The Port Gamble S’Klallam Tribe. 2005. Culture and History, [Online]. Available: URL: http://www.pgst.nsn.us/content/culture_history/pride_heritage.htm (access date - February 2005).


The Port Gamble S’Klallam Tribe. 2005. Culture and History, [Online]. Available: URL: http://www.pgst.nsn.us/content/culture_history/ (access date - February 2005). The Port Gamble S’Klallam Tribe. 2005. Culture and History, [Online]. Available: URL: http://www.pgst.nsn.us/content/culture_history/pride_heritage.htm (access date - February 2005). The Port Gamble S’Klallam Tribe. 2005. Culture and History, [Online]. Available: URL: http://www.pgst.nsn.us/content/culture_history/ (access date - February 2005).
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Fort Worden. No date. Fort Worden History, [Online]. Available: URL: http://www.fortworden.org/history.html (access date - February 2005).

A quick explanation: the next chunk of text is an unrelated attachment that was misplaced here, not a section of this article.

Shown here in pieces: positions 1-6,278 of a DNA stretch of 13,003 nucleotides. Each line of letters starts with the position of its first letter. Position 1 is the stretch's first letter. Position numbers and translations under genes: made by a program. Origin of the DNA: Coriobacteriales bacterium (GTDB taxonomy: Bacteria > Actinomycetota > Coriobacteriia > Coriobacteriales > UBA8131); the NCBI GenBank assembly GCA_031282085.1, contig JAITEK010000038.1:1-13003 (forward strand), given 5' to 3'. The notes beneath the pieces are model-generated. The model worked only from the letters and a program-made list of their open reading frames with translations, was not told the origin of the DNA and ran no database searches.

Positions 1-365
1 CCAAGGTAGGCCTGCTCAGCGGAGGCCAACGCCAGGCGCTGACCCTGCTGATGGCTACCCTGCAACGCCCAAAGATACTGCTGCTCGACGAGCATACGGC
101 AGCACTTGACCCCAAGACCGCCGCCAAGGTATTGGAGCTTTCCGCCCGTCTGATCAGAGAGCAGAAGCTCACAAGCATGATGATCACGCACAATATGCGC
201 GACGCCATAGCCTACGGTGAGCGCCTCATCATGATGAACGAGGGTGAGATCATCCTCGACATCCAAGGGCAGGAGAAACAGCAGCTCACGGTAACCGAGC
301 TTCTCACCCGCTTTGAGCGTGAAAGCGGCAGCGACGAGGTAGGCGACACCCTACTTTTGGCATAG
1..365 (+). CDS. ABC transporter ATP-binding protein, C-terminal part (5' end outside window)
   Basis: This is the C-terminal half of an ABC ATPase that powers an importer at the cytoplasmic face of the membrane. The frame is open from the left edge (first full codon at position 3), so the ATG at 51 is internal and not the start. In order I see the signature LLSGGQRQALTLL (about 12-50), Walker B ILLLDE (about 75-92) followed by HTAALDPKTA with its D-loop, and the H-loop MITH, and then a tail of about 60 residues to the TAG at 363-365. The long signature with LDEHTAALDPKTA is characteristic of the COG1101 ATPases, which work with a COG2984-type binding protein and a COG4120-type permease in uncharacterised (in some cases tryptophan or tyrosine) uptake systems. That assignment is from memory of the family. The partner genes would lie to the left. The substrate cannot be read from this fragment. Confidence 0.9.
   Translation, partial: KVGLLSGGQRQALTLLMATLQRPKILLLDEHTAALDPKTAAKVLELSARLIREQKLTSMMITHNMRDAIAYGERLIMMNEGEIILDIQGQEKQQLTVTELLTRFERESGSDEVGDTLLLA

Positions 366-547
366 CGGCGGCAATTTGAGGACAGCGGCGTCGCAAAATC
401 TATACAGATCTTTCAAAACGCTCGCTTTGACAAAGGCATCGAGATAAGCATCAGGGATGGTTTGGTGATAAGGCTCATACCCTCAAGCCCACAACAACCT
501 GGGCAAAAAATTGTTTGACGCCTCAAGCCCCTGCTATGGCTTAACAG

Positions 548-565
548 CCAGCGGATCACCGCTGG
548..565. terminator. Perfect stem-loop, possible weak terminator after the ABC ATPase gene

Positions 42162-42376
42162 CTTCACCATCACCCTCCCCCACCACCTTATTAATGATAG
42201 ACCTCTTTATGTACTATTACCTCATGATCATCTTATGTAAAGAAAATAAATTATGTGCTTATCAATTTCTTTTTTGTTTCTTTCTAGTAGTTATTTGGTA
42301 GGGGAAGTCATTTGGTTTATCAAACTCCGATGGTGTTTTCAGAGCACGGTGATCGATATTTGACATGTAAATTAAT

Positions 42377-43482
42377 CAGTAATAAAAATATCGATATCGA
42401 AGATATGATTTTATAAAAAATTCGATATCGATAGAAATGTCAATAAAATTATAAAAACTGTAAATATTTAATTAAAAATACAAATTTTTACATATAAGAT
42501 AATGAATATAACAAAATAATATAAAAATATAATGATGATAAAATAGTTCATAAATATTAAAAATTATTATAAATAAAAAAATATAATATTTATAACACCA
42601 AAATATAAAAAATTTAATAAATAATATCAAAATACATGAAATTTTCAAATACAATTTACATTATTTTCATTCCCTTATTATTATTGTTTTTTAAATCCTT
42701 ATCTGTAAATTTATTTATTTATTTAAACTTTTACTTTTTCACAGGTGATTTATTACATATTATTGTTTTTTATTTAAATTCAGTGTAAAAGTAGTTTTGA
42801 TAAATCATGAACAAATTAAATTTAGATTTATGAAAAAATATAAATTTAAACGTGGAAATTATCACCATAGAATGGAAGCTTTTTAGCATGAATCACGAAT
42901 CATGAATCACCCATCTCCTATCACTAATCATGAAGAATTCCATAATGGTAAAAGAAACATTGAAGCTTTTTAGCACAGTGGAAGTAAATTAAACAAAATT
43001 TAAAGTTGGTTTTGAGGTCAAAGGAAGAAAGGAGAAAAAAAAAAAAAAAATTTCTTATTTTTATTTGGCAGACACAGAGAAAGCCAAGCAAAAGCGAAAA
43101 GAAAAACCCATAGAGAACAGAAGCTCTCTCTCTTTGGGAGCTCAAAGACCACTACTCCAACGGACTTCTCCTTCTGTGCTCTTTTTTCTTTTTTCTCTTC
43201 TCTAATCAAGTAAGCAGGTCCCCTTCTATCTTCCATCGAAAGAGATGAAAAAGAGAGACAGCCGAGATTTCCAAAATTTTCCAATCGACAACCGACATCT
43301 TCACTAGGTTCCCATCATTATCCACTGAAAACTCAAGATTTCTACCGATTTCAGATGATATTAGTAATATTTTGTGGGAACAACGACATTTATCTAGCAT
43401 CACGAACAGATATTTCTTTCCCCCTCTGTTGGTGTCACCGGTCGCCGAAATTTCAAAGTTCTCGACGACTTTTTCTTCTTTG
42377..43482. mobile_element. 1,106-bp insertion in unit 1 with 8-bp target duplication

Port Townsend Film Festival. 2004. Port Townsend as a Movie Backdrop, [Online]. Available: URL: http://www.fortworden.org/history.html (access date - February 2005).


Fort Worden. No date. Fort Worden History, [Online]. Available: URL: http://www.fortworden.org/history.html (access date - February 2005).

Washington State USGenWEB Project. 2005. Jefferson County History, [Online]. Available: URL: http://www.rootsweb.com/~wajeffer/history.html (access date - February 2005). Port Townsend Guide. 2005. Port Townsend Community, [Online]. Available: URL: http://www.ptguide.com/community/index.htm (access date - February 2005).